11. Select the “Label Position” as “Low” from the dropdown option in the “Labels” section under the “Axis” options.


    Tornado Chart Example 1-12


    That is how your chart looks now. Next, right-click the bars to add value labels by selecting the “Add data labels” option. Next, select the “Inside Base” option to make the labels appear at the end of the bars and delete the gridlines of the chart by selecting the lines.

  12. Select the “Primary Axis” and delete it. Change the chart title as you like.


    Tornado Chart Example 1-13

Now, your Excel Tornado chart is ready.

Example #2 – Excel Tornado Chart (Butterfly Chart)

The Excel Tornado chart is also known as the Butterfly chart. This example shows how to make the chart look like a butterfly.

  • Create a data set in the Excel sheet with the product name and the values
  • Add another column in the data set with the column name “GAP” after the variables column.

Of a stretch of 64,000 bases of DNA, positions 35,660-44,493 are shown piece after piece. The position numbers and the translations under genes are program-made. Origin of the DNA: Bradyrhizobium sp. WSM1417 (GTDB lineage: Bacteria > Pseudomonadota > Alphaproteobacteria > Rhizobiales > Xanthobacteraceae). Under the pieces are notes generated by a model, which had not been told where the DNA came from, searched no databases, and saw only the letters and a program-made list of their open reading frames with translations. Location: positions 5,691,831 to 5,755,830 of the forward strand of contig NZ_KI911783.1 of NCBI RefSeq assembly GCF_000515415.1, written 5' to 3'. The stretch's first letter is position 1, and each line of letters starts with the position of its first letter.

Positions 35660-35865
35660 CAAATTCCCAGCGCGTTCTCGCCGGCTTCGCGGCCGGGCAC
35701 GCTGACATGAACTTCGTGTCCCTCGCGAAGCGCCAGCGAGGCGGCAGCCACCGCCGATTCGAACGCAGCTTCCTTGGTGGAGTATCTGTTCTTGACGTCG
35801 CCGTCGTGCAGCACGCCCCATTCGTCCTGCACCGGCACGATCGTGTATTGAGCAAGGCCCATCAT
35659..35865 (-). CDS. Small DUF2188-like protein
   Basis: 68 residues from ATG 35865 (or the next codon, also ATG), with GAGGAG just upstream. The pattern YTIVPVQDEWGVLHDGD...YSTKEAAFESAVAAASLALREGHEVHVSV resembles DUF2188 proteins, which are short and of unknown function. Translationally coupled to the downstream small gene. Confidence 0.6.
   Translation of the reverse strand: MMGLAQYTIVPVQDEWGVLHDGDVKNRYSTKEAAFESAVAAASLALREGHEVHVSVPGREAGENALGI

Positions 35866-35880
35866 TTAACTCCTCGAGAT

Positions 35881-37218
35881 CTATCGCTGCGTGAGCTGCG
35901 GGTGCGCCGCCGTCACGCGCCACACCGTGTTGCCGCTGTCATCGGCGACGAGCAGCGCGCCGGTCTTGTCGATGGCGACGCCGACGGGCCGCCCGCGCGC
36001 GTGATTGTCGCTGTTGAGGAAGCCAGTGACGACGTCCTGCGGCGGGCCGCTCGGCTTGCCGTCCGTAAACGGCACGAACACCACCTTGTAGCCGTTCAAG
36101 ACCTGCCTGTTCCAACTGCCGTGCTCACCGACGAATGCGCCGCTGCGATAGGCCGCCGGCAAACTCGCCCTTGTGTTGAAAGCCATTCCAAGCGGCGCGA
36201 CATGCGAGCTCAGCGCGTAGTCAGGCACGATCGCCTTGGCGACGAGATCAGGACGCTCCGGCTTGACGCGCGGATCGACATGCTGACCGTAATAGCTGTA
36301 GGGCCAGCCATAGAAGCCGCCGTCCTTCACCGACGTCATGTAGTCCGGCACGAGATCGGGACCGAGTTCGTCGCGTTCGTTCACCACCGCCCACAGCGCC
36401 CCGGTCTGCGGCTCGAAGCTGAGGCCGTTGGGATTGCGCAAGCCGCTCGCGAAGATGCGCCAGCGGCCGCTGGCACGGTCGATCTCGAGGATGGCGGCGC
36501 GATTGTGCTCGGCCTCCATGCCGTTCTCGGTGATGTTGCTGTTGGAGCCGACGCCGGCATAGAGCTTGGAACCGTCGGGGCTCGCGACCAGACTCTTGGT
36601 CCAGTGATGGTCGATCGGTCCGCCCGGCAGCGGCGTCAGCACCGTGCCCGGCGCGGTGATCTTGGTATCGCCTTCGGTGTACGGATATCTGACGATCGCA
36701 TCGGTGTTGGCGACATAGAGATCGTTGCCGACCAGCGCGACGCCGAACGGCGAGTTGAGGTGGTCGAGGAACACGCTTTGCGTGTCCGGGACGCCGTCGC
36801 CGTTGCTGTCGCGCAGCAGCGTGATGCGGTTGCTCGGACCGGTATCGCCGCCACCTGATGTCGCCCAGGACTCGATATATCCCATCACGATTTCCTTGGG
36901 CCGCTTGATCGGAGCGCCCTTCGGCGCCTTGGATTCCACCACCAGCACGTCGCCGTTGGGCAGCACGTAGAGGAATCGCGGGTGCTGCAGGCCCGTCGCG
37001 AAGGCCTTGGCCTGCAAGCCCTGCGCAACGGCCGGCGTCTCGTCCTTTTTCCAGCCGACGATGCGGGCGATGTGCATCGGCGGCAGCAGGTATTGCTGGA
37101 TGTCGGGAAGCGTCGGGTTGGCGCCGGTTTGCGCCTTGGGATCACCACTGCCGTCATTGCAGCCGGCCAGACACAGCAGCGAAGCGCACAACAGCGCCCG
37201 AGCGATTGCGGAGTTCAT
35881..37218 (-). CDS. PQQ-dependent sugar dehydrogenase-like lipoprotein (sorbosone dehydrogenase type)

• In the “GAP” column, add 1,000 for all the products.
Tornado Chart in excel Example 2
  • Follow all the above steps to create a graph.
  • Make sure the GAP bars are on the “Primary  Axis.”
Tornado Chart in excel Example 2-1
  • Right-click on the chart and select the “Select Data Source” option.
  • Under “Legend Entries (Series),” move the “GAP” column to the middle.
Tornado Chart in excel Example 2-2
  • Right-click on the bars and select the “Format Data Series” option.
Tornado Chart in excel Example 2-3
  • Select “No fill” and “No line” options under the “Fill” and “Border” sections
Tornado Chart in excel Example 2-4
  • Double click on the legend “GAP” and press the “Delete” to remove the column name from the chart.
Tornado Chart in excel Example 2-5

Now, the chart looks like a butterfly. So, you can rename it a Butterfly chart.

Tornado Chart in excel Example 2-7

Example #3 – Sensitivity Analysis